9.2. Sulfonic Acid-Based Dyestuffs

Sulfonic acid-derived dyes are utilized industrially in the areas of textiles (qv), paper, cosmetics (qv), foods, detergents, soaps, leather, and inks, both as reactive and disperse dyes. Of the principal classes of dyes, sulfonic acid derivatives nd utility in the areas of acid, azoic, direct, disperse, and ber-reactive dyes. In 1994, 120,930 t of synthetic dyes were manufactured in the United States, of which 5,600 t were acidic (74). The three largest manufacturers of sulfonic acid-based dyes for use in the United States are BASF, Bayer, and Ciba-Geigy.



Sulfonic acid-based azo dyes (qv) and intermediates are characterized by the presence of one or more azo, RN NR, groups. An example of a water-soluble polysulfonic acid-based azo dye (3), where M is a metal, typically Na, for use in ink-jet printers, is shown (75).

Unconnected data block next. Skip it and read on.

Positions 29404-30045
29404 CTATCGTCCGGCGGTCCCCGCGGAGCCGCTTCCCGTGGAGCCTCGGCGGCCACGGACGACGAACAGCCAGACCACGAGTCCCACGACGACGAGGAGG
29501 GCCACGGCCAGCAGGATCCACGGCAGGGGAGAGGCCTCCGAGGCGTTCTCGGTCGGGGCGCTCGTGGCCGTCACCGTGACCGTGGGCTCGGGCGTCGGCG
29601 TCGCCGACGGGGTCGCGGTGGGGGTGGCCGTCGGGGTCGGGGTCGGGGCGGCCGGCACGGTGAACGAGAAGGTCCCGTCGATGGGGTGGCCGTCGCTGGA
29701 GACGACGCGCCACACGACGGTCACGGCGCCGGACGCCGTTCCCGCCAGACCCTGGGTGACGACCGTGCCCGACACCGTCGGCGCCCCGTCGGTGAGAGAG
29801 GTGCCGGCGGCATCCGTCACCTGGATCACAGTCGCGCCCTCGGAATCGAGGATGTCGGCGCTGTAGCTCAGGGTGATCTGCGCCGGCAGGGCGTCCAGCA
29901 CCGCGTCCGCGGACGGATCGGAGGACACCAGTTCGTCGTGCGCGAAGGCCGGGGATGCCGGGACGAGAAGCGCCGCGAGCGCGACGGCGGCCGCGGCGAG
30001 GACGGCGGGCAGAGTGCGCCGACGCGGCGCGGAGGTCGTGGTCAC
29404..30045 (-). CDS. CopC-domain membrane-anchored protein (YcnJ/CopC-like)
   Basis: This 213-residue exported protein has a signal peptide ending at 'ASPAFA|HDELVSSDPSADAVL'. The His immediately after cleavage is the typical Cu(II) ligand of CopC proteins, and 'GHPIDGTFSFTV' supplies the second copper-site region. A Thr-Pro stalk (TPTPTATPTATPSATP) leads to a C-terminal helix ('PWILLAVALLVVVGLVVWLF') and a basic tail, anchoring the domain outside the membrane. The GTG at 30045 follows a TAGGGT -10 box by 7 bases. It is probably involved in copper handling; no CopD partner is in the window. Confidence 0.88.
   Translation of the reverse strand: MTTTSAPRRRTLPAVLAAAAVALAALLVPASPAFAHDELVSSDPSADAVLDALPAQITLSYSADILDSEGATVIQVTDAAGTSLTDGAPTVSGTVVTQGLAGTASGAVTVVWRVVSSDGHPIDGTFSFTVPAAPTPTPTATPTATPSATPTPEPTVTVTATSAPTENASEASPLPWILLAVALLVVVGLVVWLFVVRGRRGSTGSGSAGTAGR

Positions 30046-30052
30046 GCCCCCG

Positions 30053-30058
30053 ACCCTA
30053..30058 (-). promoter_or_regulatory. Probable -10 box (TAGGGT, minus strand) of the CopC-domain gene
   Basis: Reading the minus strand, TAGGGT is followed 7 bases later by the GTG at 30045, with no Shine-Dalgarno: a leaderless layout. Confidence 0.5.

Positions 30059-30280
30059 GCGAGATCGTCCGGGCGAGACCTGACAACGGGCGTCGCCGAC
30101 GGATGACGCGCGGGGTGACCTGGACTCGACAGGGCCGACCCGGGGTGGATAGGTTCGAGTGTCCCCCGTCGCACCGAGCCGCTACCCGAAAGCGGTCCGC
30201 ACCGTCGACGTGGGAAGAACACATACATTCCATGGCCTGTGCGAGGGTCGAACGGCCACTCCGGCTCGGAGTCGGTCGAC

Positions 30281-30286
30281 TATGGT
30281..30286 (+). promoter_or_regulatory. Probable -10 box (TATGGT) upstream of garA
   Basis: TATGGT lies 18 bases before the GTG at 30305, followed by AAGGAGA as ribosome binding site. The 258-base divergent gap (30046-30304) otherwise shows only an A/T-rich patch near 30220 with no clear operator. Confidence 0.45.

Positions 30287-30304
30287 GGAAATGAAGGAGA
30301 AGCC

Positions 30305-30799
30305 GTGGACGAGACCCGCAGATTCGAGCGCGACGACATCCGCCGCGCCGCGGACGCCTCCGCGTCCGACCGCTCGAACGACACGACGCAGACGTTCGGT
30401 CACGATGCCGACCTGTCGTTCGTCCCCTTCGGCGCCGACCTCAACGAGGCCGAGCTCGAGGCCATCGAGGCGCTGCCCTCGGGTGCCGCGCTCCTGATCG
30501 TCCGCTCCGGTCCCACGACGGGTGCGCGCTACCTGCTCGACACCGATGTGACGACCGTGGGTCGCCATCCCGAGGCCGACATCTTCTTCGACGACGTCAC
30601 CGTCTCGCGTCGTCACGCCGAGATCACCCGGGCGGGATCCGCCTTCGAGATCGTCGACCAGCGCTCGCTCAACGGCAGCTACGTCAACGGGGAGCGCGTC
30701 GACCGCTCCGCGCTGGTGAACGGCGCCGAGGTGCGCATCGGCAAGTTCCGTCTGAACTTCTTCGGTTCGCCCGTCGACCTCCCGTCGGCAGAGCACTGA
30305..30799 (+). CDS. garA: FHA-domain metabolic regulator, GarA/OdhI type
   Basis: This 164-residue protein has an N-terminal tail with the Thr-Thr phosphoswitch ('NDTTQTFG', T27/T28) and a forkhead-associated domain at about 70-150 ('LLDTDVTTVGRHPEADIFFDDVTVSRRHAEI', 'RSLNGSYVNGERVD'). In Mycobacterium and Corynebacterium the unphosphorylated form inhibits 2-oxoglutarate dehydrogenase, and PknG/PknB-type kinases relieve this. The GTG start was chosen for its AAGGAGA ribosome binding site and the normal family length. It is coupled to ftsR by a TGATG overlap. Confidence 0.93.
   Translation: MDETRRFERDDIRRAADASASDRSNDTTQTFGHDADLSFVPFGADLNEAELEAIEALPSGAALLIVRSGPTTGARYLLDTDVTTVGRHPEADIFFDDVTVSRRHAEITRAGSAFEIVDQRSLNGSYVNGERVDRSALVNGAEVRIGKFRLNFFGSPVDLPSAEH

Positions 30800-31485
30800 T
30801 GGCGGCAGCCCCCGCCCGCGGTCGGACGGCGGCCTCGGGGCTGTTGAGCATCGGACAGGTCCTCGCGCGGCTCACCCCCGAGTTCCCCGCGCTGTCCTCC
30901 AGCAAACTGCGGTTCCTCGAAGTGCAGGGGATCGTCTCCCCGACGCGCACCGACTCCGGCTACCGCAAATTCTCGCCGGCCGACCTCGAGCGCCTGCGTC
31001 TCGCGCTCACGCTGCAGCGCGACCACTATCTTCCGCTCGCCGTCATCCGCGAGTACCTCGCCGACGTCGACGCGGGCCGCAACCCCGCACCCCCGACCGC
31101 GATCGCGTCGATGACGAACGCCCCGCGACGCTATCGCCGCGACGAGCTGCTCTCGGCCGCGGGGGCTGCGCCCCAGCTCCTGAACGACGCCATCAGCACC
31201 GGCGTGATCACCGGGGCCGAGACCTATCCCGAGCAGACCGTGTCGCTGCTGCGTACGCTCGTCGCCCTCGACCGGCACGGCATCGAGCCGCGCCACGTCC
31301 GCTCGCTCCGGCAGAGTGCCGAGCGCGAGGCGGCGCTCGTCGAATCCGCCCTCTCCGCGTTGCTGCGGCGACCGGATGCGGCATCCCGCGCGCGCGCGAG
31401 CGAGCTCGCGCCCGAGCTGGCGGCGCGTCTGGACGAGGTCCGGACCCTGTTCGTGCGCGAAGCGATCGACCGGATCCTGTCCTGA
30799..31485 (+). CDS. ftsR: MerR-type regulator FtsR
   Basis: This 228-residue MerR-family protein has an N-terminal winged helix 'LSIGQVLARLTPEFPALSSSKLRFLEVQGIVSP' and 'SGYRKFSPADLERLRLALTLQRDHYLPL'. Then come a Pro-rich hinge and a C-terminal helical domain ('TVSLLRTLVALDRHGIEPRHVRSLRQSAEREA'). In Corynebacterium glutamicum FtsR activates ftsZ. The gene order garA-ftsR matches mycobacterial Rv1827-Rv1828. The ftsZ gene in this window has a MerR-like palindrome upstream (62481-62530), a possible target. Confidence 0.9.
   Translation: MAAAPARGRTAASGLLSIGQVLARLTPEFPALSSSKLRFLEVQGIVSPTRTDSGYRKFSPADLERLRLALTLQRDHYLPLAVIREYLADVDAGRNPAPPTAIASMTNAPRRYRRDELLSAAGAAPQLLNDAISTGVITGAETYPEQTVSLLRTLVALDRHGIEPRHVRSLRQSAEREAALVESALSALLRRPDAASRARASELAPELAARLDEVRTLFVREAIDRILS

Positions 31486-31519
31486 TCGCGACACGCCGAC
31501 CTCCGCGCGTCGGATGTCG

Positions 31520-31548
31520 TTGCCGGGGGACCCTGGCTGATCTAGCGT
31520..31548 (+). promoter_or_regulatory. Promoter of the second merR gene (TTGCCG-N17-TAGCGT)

The material, made by a two-step diazotization of each naphthalenic sulfonic acid derivative, is typically used in the form of the neutralized sodium salt. A similar sulfonic acid-based azo dye (4) which falls into the class of reactive dyes is also shown (76). This compound, made similarly to (3), is used as a blue dyestuff for cotton and wool.

Changes in the backbone of the sulfonic acid azo dyes often produce drastic changes in properties of the materials. The disulfonic acid (5) is somewhat similar to (3), but is used to color leather red (77). More esoteric dyes have also been developed based on sulfonic acid metal complexes and chitosan-derived materials (78, 79).

9.3. Amide-Based Sulfonic Acids